• Hunter Sego, a college athlete from DePauw University in Greencastle, IN who was diagnosed with type 1 diabetesa condition characterized by high blood glucose levels caused by a total lack of insulin. Occurs when the body's immune system attacks the insulin-producing beta cells in the pancreas and destroys them. The pancreas then produces little or no insulin. Type 1 diabetes develops most often in young people but can appear in adults.X at seven years old and is now navigating diabetes while living away from home and his family;
  • Mike and Olivia Nelson, a father, age 40, and a daughter, age 4, from Salt Lake City, UT who both live with type 1 diabetes.

American Diabetes Month posters, social media messages and graphics are available to share with the public at diabetes.org/everydayreality.

While the everyday reality of diabetes can seem overwhelming, there are things everyone can do to improve the lives for people with diabetes and those at risk. Everyone can encourage people to know their risk by taking the ADA’s Type 2 Diabetes Risk Test, become an advocate, magnify the voices of all those living with diabetes and support the organization’s mission by donating today. Join the conversation, share and engage with stories on social media as the ADA highlights the personal accounts and #EverydayReality of those living with this chronicdescribes something that is long-lasting. Opposite of acute.X disease.

The ADA is pleased to welcome two national sponsors for American Diabetes Month: National Oral Care Strategic Partner Colgate Total® and CVS Pharmacy®.

“We’re proud to be partnering with the ADA for the tenth consecutive year,” said Bill Van de Graaf, Vice President and General Manager for Oral Care North America at Colgate. “Through our partnership, we hope to help raise awareness about the link between diabetes and oral health during American Diabetes Month. The everyday reality is that people with diabetes are twice as likely to develop gum disease. Colgate Total® is the only toothpaste approved by the FDA’s NDA process¹ and American Dental Association-accepted to help prevent gingivitisa condition of the gums characterized by inflammation and bleeding.X, the most common form of gum disease. It’s an easy choice people can make to improve the reality of life every day.”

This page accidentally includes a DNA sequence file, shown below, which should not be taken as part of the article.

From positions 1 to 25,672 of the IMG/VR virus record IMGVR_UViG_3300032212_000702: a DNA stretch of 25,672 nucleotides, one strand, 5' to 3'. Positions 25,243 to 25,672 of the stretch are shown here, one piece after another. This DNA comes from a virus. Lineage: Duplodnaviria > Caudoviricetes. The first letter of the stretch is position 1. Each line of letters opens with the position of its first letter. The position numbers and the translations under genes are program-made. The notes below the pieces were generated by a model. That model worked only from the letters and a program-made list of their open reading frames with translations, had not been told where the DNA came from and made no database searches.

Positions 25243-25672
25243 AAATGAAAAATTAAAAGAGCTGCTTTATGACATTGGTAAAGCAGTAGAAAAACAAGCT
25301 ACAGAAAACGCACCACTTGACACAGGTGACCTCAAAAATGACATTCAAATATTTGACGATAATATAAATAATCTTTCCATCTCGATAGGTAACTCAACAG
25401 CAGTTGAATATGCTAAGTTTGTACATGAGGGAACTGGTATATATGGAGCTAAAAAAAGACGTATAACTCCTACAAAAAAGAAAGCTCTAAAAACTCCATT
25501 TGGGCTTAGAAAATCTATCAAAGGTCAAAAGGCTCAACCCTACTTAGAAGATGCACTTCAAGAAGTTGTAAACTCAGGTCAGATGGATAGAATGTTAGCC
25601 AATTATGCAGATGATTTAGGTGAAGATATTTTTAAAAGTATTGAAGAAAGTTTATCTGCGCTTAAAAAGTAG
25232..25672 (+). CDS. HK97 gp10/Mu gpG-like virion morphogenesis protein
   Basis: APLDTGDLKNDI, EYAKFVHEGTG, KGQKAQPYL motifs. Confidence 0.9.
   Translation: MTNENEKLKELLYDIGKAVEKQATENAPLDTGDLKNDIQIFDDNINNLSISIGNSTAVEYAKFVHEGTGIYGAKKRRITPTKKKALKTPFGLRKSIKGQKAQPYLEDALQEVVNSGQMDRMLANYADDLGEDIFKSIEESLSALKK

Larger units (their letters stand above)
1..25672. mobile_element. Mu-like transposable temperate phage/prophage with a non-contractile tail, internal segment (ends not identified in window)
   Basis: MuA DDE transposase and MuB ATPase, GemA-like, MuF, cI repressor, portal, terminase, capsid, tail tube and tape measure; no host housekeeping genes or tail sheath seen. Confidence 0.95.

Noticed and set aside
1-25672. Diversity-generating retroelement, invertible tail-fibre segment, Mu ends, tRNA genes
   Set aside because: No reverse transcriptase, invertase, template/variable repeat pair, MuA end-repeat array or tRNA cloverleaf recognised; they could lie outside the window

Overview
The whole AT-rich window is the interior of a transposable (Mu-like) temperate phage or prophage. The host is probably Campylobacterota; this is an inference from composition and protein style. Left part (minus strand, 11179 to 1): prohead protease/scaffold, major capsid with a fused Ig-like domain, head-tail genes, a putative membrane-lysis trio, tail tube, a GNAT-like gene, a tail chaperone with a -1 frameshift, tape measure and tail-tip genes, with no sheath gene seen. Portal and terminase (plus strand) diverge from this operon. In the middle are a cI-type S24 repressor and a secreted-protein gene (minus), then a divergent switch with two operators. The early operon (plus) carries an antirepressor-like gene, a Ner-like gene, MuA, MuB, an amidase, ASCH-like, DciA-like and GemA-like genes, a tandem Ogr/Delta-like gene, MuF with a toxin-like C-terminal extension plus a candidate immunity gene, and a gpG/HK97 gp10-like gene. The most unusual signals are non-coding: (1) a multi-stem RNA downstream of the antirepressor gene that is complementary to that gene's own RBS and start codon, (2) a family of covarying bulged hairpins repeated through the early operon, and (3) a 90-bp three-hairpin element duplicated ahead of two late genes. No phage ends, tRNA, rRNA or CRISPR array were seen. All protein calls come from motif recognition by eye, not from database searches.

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About the American Diabetes Association

Approximately every 21 seconds, someone in the United States is diagnosed with diabetes. Nearly half of the American adult population has diabetes or prediabetes, and more than 30 million adults and children are living with the disease. The American Diabetes Association (ADA) is the nation’s leading voluntary health organization on a mission to prevent and cure diabetes, as well as improve the lives of all people affected by the disease. For nearly 80 years, the ADA has driven discovery by funding research to treat, manage and prevent all types of diabetes, while working relentlessly for a cure. Magnifying the urgency of this epidemic, the ADA works to safeguard policies and programs that protect people with the illness, those at risk of developing diabetes and the health care professionals who serve them by initiating programs, advocacy and education efforts that can lead to improved health outcomes and quality of life. To learn more or to get involved, call 1-800-DIABETES (1-800-342-2383) or visit us at diabetes.org. Information is available in English and Spanish. Join the conversation with us on , and Instagram (@AmDiabetesAssn).